Changing Behaviors to Change Beliefs…A Personal Reflection

I recently had to give up drinking coffee due to chronic pain issues.  This was very hard for me to do, because I drank three cups of coffee a day (sometimes more).  Coffee was a staple of my life that I relied on for waking up, getting my ideas going, a pick-me up during the day, my energy when the day’s work was tiring, a stress reliever and just the comfort of a warm cup in my hand.  When students at school draw pictures of me, they often include a coffee cup in my hand!  If you, too, are a coffee drinker, then I’m sure you can imagine my reluctance to give it up.

It was not easy, but I did what I was told while dragging my feet, not believing this could possibly help my situation.  I looked for decaffeinated teas to try to trick my brain by still having a hot cup in my hand, but it was so disgusting to me it was no substitute.  On mornings after a late night I struggled to get moving, thinking, “maybe just one cup wouldn’t be so bad” but then mentally slapped my hand at the thought.  One day my self-control lacked and while on a drive to a meeting, my car was an auto-pilot and swung
through the McDonald’s drive through to get my favorite mocha frappe as I always do without even realizing it until afterwards.  I’m not one to waste money, so I drank it knowing it was a dumb idea, and later regretted it (both mentally and physically).

Why am I sharing this? Not to whine, complain or get empathy…I promise I’m done with that aspect of my story! I share this, because it made me think of teaching practices, beliefs, and change.  It is often our beliefs

that drive our teaching practices and our experience leading to changes in our beliefs that changes our practices.  But what about when a change is given to us and we don’t want it?  No matter what the change is, change is hard.

As I think about changes we have made in our building over the years, they haven’t been easy.  I recently had a conversation with a teacher in which he talked about how much he hates change and didn’t want to teach with Daily5/Cafe, but now loves teaching reading and writing.  He didn’t want to teach with our new math program, Math Expressions, but now loves it.  Why?  Because he sees the incredible impact that both have had for student learning and enjoys teaching both subjects much more now.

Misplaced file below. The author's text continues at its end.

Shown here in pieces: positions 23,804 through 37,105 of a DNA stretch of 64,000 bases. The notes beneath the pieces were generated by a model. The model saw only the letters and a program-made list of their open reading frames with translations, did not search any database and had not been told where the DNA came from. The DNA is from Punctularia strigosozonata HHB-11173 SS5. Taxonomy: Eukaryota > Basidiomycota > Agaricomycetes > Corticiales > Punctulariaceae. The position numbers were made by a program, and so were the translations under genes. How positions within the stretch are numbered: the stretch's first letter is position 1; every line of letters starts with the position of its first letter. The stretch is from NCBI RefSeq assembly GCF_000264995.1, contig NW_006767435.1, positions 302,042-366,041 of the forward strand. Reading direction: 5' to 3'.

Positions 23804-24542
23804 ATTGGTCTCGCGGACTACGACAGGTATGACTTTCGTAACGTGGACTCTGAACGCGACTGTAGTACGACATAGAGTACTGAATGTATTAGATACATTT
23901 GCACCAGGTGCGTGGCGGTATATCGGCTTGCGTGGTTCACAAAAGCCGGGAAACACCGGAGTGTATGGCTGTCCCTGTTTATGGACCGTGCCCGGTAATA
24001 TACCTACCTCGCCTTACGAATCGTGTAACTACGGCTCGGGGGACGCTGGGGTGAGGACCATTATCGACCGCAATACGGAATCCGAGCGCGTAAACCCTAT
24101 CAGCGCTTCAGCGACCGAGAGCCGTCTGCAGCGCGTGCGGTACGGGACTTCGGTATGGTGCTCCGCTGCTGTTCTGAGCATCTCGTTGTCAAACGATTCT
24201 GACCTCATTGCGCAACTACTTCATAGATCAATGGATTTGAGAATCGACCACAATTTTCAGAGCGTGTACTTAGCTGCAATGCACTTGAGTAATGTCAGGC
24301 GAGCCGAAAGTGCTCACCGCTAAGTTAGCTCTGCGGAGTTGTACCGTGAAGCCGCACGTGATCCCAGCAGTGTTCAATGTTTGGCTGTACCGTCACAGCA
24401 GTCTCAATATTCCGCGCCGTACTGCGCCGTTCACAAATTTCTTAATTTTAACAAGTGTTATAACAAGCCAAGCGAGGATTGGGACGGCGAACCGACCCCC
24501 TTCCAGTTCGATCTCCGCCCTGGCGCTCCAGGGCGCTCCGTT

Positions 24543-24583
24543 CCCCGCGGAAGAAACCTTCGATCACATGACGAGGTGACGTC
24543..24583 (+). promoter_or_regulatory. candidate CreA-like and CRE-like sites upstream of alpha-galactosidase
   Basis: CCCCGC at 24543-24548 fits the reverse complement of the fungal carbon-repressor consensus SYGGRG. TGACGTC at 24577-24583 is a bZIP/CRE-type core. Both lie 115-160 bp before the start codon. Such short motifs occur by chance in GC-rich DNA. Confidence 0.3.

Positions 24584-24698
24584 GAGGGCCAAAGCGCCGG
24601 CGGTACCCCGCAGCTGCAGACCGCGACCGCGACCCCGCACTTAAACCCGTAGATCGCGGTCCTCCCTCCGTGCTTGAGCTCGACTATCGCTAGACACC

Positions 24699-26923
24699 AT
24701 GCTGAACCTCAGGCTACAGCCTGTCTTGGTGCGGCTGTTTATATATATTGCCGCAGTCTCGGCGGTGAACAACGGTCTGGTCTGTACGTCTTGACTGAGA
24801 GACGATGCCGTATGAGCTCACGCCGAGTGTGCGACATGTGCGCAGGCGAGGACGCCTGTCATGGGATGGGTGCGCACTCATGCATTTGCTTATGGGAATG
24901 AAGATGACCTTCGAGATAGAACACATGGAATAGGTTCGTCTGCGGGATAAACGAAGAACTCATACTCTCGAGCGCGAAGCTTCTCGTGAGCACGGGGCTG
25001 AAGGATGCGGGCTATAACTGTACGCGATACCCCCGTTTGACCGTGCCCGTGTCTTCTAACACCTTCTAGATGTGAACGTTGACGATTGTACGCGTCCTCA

If change can be good, then why do we resist change so much?

Most of us want to continue with what we already know, what we are comfortable with. It is easier that way.    It is what we believe to be “right.”  I think some of my mornings could be much more enjoyable if I grabbed a cup of coffee, but then I remind myself of why I had to stop.  As a teacher, it is easy to revert back to old teaching habits or drag your feet on a new initiative, because what you are used to doing is already habit, is easy, and is what you know.  When we stick with the change and then see a positive change in student learning or student behaviors (or changes in whatever the initiative was meant to address), then we are convinced and become believers of the change.  For many of us, we need to change our behaviors to see the results that will impact our beliefs.

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